Lajos Kozma (June 8th, 1884 - November 26th, 1948) was one of the most authentic representatives of Hungarian Art Nouveau in the early-20th-century. He had an unprecedented influence on the European design through his drawings, buildings and furniture.
He came from Kiskorpád, a provincial village in the south-west part of Hungary. He decided to move his location to Budapest around the turn of the 20th century to study architecture at the Imperial Joseph College. Between 1909-1910 he won a scholarship to Paris he had the opportunity to learn painting from Henri Matisse. After graduating from the college, he joined “The Young Ones” a group of architects touched by the Secession. They studied Hungarian folk art and local architecture by travelling in Hungary and Transsylvania.
Kozma also apprenticed with the famous architect Béla Lajta, and worked in his office. During this period, Kozma became famous for designing the interior of Lajta's Rózsavölgyi bookstore, in which glass panels separated several sections of the shop, which was well known for its heavy, carved wood ornamentation - reminiscent as much of both Biedemeier as well as the Scotsman Charles Rennie Mackintosh and the Glasgow School (although pictures remain, the bookstore was demolished in 1961).
In 1913, Kozma founded the Budapest Workshop, following the Viennese model of the Wiener Werkstatte, with the aim of providing highly functional high design for homes and offices, from the structure of the buildings down to every aspect of the interiors, from furniture to floor coverings and lamps. This all was meant to appeal to Budapest’s rising middle class. Kozma’s takeoff on baroque-style furniture came to be known as Kozma-baroque and featured what today would be considered postmodern references to Hungarian folk art motifs, mixing luxurious traditional woods and materials in unexpected ways.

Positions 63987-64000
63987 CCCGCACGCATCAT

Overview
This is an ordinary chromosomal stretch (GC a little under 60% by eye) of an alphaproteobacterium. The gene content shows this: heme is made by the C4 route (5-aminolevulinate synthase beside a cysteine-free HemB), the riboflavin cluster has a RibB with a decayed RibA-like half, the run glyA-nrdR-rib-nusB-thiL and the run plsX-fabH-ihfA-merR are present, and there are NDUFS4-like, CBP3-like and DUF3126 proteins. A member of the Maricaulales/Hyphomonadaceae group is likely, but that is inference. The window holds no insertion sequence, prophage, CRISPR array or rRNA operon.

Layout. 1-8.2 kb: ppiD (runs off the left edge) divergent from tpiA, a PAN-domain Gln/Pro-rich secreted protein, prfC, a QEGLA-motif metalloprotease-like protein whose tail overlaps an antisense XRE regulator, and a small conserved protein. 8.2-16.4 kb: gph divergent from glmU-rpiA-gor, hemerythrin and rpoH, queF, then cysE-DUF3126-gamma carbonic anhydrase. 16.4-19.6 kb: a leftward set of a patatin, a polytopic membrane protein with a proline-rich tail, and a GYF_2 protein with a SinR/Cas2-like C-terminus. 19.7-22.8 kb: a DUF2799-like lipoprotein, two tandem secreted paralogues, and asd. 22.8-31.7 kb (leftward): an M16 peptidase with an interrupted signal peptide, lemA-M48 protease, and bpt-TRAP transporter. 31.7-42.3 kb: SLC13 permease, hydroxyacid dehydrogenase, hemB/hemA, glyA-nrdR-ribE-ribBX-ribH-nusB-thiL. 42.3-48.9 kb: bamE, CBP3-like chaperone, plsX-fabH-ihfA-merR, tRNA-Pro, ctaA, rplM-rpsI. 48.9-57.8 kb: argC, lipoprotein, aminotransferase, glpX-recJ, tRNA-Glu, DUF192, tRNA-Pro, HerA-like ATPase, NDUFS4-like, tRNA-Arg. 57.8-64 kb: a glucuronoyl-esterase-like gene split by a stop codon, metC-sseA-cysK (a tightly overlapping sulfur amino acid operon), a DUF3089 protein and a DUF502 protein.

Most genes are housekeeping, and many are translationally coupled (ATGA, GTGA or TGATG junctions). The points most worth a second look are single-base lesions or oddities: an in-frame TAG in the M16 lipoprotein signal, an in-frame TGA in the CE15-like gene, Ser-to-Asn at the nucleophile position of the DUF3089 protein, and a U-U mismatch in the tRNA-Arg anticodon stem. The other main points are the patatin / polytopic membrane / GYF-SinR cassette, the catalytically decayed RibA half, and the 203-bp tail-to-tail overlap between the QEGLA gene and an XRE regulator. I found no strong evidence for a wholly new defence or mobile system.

At the end of World War I, the Austro-Hungarian Empire came to an end, and after the short reign of the Béla Kun communist government, Hungary became increasingly conservative under the right-wing Horthy government that followed. Kozma, for his part, designed stores including a well-known pharmacy, a department store and a movie theater, as well as a few apartment buildings and even the Kassa Synagogue.
In the 1930s, Kozma designed several villas in the hills of Buda. It was in these homes - where he designed both the structures as well as every element of the inside, from the floor coverings to the fixtures to the type of glass used in the windows - that he did some of his finest work. He partnered with the furniture company Heisler, and at Szalon can be seen a game table with chairs, a desk chair, a bar and a secretary, all of which Kozma designed, as well as his gorgeous club chairs.
Looking at Kozma’s work today, he seems postmodernist, as if he had been playing with baroque touches, even including elements of Chinoiserie, as he evolved toward a modernist aesthetic.
However, despite his fame and reputation, Kozma received no public commissions. In his later years, he claimed that it was his liberal sentiments and support of the Béla Kun government that kept him from getting such work.
More likely, however, experts believe, Kozma’s problem was that he was a Jew in an increasingly anti-Semitic country. By 1938, Hungary’s anti-Jewish laws stripped Kozma of his membership in the Chamber of Architects as well as his license to work. Kozma responded by writing a book of his architectural principles, illustrated by his work, “The New House,” which was published in Switzerland in 1941.
Once the Nazis invaded Hungary, Kozma went into hiding with false papers. Surviving the war, he was reinstated as an architect, received his first public commission for a school, joined the editorial board of a modernist architecture journal Új Épitészet (New Architecture) and was appointed both as a director of the School for Applied Arts and a professor in the School of Architecture at Budapest Technical University. Unfortunately, before the school’s new building opened in 1948, Kozma died at age 64.
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